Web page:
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M-TEC Reaches Funding Goal
GRAND RAPIDS – A $4.5 million fund-raising campaign for a new technical training center has hit its goal, leaving further gifts to go toward future improvements.
Backed with scores of contributions from the private sector and a $3.3 million state grant, Grand Rapids Community College expects to begin construction this spring on the $10.9 million Tassell Michigan Technical Education Center, or M-TEC, this spring.
A capital campaign launched 11 months ago to raise private contributions for the center will continue through late March or early April with appeals to small- and medium-sized businesses. Contributions beyond the $4.5 million fund-raising goal will go into a fund to pay for the future replacement of equipment and other capital improvements, said Victoria Janowiak, executive director of the Grand Rapids Community College Foundation.
"The first challenge in any education training facility now is how do you sustain state of the art after you build state of the art," Janowiak said.
Planned for 11-acre site at Rumsey Street and Godfrey Avenue on Grand Rapids' southwest side, the Tassell M-TEC will offer vocational training for adults in construction trades and automotive and manufacturing technologies. The facility is named after Leslie E. Tassell, the founder and former owner of Lascoa Corp. who donated $1.5 million to support M-TEC's development.
Planning for the center's development has required a close working alliance between the college and private sector to generate financial support and plan curriculum. When he first proposed the development of a series of M-TECs across the state to address a shortage of high-skilled workers, Gov. John Engler made private sector involvement a mainstay of the effort.
The state in 1999 awarded 18 M-TEC grants totaling $60 million to train people in high-demand, high-paying professions. Seven of the facilities are now open, including an M-TEC in Ottawa County that GRCC developed in cooperation with the Ottawa Area Intermediate School District.
Engler's idea in requiring private sector support was that the business community is a primary beneficiary of the school and its involvement is crucial to a center's success.
"M-TEC is more than a facility. It's a concept, and the way the state wants us to do business is to partner with employers," said George Waite, GRCC's director of occupational training. "They (state officials) don't want you to prepare folks for jobs that don't pay well or aren't needed."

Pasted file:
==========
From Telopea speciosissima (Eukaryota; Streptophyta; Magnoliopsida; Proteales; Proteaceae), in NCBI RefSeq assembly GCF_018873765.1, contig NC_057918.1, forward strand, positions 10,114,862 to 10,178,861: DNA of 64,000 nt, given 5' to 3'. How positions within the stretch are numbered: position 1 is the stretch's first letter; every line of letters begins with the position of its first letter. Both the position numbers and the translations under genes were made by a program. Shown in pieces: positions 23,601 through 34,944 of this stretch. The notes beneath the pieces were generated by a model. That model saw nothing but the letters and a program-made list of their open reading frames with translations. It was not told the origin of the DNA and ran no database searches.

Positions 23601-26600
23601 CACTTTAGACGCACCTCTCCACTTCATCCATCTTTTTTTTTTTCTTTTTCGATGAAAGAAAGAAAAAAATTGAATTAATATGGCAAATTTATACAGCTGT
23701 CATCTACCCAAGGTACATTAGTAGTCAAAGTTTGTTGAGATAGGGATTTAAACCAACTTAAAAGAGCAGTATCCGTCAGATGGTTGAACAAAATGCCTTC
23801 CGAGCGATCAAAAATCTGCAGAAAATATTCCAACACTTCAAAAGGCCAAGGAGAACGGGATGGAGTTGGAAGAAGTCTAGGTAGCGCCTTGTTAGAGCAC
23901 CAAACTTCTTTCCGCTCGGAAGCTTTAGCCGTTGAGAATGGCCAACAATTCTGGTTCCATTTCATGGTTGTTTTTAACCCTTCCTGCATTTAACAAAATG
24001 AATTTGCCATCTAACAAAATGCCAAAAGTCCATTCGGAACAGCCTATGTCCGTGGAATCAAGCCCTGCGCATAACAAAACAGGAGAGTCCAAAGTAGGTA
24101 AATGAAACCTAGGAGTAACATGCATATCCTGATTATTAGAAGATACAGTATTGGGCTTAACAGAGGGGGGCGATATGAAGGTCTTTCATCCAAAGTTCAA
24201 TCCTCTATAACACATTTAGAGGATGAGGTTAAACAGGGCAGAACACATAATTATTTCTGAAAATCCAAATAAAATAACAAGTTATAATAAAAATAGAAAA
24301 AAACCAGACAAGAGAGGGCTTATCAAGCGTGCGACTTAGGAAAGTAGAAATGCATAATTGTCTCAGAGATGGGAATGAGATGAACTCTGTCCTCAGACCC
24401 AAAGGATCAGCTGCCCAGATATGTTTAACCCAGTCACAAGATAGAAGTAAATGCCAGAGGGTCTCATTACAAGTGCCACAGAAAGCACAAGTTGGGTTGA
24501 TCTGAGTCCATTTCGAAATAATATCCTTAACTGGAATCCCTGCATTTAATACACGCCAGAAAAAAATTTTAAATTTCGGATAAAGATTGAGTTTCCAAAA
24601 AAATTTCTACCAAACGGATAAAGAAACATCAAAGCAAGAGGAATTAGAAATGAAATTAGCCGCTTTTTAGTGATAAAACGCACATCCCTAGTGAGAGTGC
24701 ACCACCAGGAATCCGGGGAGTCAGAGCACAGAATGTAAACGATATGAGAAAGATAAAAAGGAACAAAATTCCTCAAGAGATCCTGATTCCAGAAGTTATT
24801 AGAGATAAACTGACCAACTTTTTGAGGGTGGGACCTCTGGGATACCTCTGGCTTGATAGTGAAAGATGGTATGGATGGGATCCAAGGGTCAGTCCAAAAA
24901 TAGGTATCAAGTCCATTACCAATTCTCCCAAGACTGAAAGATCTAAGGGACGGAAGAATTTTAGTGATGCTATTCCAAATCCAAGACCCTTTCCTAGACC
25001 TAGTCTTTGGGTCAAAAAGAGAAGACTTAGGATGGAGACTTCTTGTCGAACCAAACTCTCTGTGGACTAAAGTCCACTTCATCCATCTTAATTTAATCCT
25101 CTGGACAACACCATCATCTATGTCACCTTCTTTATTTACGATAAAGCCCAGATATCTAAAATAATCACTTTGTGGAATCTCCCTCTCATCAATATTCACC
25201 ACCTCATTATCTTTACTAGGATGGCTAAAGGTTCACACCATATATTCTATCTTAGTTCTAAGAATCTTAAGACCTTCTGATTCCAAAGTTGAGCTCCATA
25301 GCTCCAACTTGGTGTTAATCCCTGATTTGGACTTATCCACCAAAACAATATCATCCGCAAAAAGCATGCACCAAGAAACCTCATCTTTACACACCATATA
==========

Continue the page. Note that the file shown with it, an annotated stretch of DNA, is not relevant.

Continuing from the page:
Locally, that has meant working with businesses and industry trade groups such as the Grand Rapids Home Builders Association, Grand Rapids New Car Dealers Association, and the Associated Builders and Contractors Western Michigan chapter, Waite said.
To John Doherty, executive vice president of the Associated Builders and Contractors' local chapter, participating in the project was essential.
The construction industry has faced a shortage of 40,000 to 50,000 workers a year nationally for the past five years. At a time when the average age of a construction worker is 49 years old, and with a tendency among those in the trade to move into other fields when they reach their mid-50s, Doherty says the industry needs to do all it can to recruit young people into a construction career.
The Tassell M-TEC will enable the local ABC chapter, which presently helps to train about 500 people annually through an existing apprenticeship program, to step up recruiting efforts, he said.
"This was an opportunity for us rather than an obligation," Doherty said of M-TEC. "There's going to be a lot of openings and a lot of potential down the road for construction careers and that's going to make the race for the best and brightest all the more quicker."
Once open in January 2002, the Tassell M-TEC will offer training to an estimated 3,500 people annually. GRCC will then close an aging training facility at Leonard Avenue and Ball Street, Waite said.
The center was originally slated to open this fall. The date was pushed back as GRCC and Michigan Consolidated Gas Co. work to resolve environmental issues with the site. MichCon donated the land, valued at $1 million, to GRCC and made a $250,000 donation to the capital campaign.